For a rough-and-ready guide to the dollar’s impact on the US economy, have a glance on Google Trends at the frequency of news headlines containing the term “strong dollar” over the past 12 months.
After some minor peaks at the end of 2014, there is a big spike at the end of January, and an even bigger one in mid-March. Then it drops sharply in April and bumps along through the summer.
The dollar’s imprint on the mindset of US policymakers, politicians and business is large and deep. At the time of those spikes, its strength seemed to mirror the virility of the US economy which in turn fuelled the argument for the Federal Reserve raising interest rates.
As US Treasury Secretary Jack Lew said in January: “I have been consistent in saying . . . that a strong dollar is good for the United States.”
The dollar is not as strong as it was. But as the Fed meets next week to address the most urgent issue in the markets, when to raise rates, the dollar dominates its attention.
That is because its focus has shifted from worrying about the impact of a strong dollar on the US economy to its impact on the rest of the world.
The dollar is well off the highs of those first-quarter spikes. Those highs, when the dollar was inching close to parity with the euro, probably went too far, says Matthew Cobon, fund manager at Columbia Threadneedle.
It was “the perfect storm” of confidence in the US economy allied to monetary easing by the European Central Bank, and as a consequence, the dollar “overshot where you’d put a band around fair value”.
Dollar strength gave the Fed pause for thought, worried about the impact on US exporters. The US corporate earnings season was full of headlines about the negative impact of the strong dollar on the likes of Nike, Johnson & Johnson and Procter & Gamble.
Logic suggests that, now that the dollar is weaker, those concerns should ease, giving the Fed room to hike.
Not so fast. For the Fed, reasons not to hike have trumped reasons to do so. Reason one — the weakening dollar may be a reflection of a weakening US economy, where inflation has stubbornly kept below target.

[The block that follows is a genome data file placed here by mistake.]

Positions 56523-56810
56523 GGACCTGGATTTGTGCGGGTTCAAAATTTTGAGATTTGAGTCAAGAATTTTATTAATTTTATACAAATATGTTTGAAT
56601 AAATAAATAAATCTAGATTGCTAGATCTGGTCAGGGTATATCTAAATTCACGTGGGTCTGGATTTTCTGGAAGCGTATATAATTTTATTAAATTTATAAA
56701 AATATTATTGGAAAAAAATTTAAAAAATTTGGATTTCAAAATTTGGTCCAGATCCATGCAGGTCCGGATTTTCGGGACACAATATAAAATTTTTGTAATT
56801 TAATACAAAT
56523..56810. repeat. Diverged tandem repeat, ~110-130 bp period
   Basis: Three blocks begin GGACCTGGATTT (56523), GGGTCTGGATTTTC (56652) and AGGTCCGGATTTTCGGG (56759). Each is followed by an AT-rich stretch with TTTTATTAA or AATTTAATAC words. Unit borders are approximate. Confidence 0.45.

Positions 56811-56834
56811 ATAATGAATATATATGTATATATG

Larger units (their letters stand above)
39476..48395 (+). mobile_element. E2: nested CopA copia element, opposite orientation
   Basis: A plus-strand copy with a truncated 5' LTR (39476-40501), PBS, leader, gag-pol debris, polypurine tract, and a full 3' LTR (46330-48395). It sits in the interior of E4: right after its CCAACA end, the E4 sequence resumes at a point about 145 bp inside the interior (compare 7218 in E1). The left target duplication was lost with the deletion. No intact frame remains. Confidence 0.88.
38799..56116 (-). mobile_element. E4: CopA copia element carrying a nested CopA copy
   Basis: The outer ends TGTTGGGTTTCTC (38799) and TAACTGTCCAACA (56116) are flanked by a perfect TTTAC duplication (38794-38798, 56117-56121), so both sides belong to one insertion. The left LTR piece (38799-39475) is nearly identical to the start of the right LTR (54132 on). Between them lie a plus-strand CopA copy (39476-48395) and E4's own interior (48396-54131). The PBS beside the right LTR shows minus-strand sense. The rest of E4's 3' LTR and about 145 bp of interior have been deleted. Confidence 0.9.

Reason two — weaker though it now is, the dollar remains strong enough to have a serious impact on other parts of the world, specifically emerging markets as capital flows back to the US and China moves to devalue the renminbi.
Which brings us to reason three — how EM weakness might affect the US, keeping inflation low and roiling equity markets.
“The Fed is looking at how ultimately the impact of the dollar on the rest of the world might feed back to the US through financial market channels or directly through a much weaker global economy,” says Steven Englander of Citigroup.
As Paul Lambert at Insight Investment sees it, the problem for the Fed is not so much that the US economy is less strong than it was but that “much of the rest of the world is certainly weak”.
One indicator of this is how the dollar has traded against different currency groups. In the spring it was omnipotent, scattering all its forex rivals to the winds.
But while it has continued to engulf EM currencies, it has weakened against some of the weightier peers, specifically the euro and the yen.
That may in part be related to currency positions, as carry trades are unwound. Nonetheless, says Mr Cobon, the market appears less willing than it was pre-summer to rush to the dollar trade.
There is more two-way price action, he adds. “The dollar trade has become more tactical in nature — it has moved towards an outlook that focuses on who’s going to be the marginal weak player rather than the marginal strong player.”
It is not just the phrase “dollar strength” that is now heard less frequently than earlier this year. “Economic divergence” was all the rage early in 2015.
It looked obvious that the US could forge ahead with a full tightening cycle while the rest of the world lagged behind, recalls Mr Cobon. But the strength of the dollar against the developing world “only acted to accentuate problems there”, he says.
If this linkage — between the US and the rest of the world, the dollar and other currencies — worries the Fed so much, will it also be concerned about the prospect of a US rate hike driving up the dollar, thereby inflicting more pain on EMs?
It should be. The start of previous rate cycles has tended to push the dollar down. But that will not happen this time, says Mr Lambert.
For one thing, past cycles have seen other countries follow suit after the Fed. This time around, only the Bank of England is in a position to raise rates. “So if the Fed raises rates they may be doing it on their own,” says Mr Lambert.
For another, previous Fed cycles have seen the dollar in a secular downward trend before rates went up. This time, it is on an upward trend.
The reasons for that relate to a fundamental shift in the US economy that will have a bearing on the rest of the world.
The dollar trend is strong “not just because of the relative strength of the US economy but because of structural improvements in US external accounts. It is moving towards energy independence and away from excessive consumption, as individuals pay down debt”, says Mr Lambert.
Those “strong dollar” headlines are set for another airing.
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